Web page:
Satellite foodbanks reach more in need
5:30am Monday 5th May 2014 in By Dominic Gilbert
FOOD for those struggling to make ends meet will be taken to them rather than them being forced to travel, as Swindon Foodbank continues to open satellite centres.
After expanding its operation into West Swindon with a distribution point in Freshbrook, the volunteer-run charity is now bringing its generosity to Wroughton with a new satellite centre at the Church Hall on Priors Hill.
David Hartridge, project manager for Swindon Foodbank, said: “In the back of our minds during the recent busy period we have been thinking about reaching out to more people, because we want to be seen on their doorsteps if they need us.
“It is about making contacts in the local community rather than expecting them to come to us in the town centre.
“We are part of a network that extends nationally, but we have to make sure it is available on people’s doorsteps.
“The point at Wroughton will be open from 2pm to 4pm every Wednesday afternoon to give people in the area the opportunity to come see us.”
Andrew Hill, of the foodbank, said: “We hope to open up more satellite distribution centres over the next 12 months. If you look at the council data we happen to be in the areas with most service need, but if you take places like Toothill and Shaw they tend to be the next greatest area of need.”
While the current distribution points require an employee on hand at all times, the new satellite centres will be run entirely by the 50 to 60 regular volunteers.
“When we reach out to communities we need to be there for people in crisis,” said Andrew.
“We need to get into more peripheral villages and towns like Wroughton and Highworth.”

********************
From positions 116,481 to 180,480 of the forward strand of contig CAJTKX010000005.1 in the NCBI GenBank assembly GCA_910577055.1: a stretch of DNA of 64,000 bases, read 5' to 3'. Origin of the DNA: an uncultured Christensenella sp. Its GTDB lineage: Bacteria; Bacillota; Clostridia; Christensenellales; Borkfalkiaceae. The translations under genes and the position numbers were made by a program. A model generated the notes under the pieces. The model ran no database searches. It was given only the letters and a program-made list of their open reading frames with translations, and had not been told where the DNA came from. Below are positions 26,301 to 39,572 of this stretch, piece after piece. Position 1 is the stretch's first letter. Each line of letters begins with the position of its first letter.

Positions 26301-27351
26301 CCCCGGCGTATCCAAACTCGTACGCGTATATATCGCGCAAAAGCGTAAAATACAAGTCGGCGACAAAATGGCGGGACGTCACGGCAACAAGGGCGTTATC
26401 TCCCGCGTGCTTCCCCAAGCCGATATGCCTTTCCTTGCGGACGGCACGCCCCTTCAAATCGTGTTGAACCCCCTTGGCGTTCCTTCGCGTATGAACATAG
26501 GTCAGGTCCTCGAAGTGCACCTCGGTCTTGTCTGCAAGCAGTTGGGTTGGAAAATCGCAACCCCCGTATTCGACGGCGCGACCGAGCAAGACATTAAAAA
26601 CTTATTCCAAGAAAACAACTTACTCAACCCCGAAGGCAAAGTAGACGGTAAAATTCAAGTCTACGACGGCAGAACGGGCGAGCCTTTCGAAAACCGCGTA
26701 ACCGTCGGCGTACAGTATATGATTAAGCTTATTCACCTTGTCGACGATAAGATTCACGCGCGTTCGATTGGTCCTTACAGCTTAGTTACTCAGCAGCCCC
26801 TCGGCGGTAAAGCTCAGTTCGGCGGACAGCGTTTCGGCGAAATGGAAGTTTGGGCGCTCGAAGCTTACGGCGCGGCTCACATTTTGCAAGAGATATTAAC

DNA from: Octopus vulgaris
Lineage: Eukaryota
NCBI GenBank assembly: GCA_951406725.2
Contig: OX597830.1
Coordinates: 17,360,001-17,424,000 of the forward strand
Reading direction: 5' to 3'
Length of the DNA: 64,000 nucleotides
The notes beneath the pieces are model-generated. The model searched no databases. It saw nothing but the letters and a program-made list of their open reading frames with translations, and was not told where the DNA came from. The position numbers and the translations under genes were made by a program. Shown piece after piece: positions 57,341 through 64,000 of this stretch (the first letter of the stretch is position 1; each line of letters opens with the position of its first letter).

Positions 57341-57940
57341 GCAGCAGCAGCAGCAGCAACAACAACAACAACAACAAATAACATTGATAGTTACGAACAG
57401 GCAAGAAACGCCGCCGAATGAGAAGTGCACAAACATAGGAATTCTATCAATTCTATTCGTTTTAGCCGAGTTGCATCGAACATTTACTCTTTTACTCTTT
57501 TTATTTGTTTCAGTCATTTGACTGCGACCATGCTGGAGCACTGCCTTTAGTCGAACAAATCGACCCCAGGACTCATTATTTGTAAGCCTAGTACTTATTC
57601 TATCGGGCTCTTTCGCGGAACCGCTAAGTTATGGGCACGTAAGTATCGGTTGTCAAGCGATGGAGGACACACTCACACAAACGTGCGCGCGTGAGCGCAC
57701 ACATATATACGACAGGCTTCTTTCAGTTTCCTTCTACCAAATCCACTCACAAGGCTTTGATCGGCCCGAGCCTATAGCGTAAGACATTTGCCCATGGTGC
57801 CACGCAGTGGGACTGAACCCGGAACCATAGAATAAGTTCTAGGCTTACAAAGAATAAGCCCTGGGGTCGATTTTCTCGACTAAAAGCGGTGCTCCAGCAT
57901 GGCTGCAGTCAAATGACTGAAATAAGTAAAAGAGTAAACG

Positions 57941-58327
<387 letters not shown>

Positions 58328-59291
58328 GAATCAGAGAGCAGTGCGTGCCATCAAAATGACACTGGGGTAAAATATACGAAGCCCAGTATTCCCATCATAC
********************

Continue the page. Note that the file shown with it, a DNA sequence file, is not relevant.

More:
The news comes as the foodbank expects demand to rise this year with further benefits changes and sanctions.
David said: “From the beginning of April last year to the beginning of March, we have fed more than 6,000 people, which is 16 per cent up year on year. Other foodbanks have had stronger growth but they have not been going for nearly as long as us.
“The fact we are continuing to feed more people indicates quite clearly there is still a need.”
“About 31 per cent of all the vouchers are as a result of benefit delays, and a further 17 per cent from benefit changes, “That means nearly half of all vouchers are given out as a result of something going differently in the world of benefits.
“There are likely to be further cuts in benefits over the next 12 to 15 months and there will be an increase in people who are unable to pay essential bills or buy food.
“That is not opinion, that is the result of conversations with Swindon Council and Citizens Advice.
“We will continue to meet the demand that the clients put on us as long as the people of Swindon are able to provide us with the food.”
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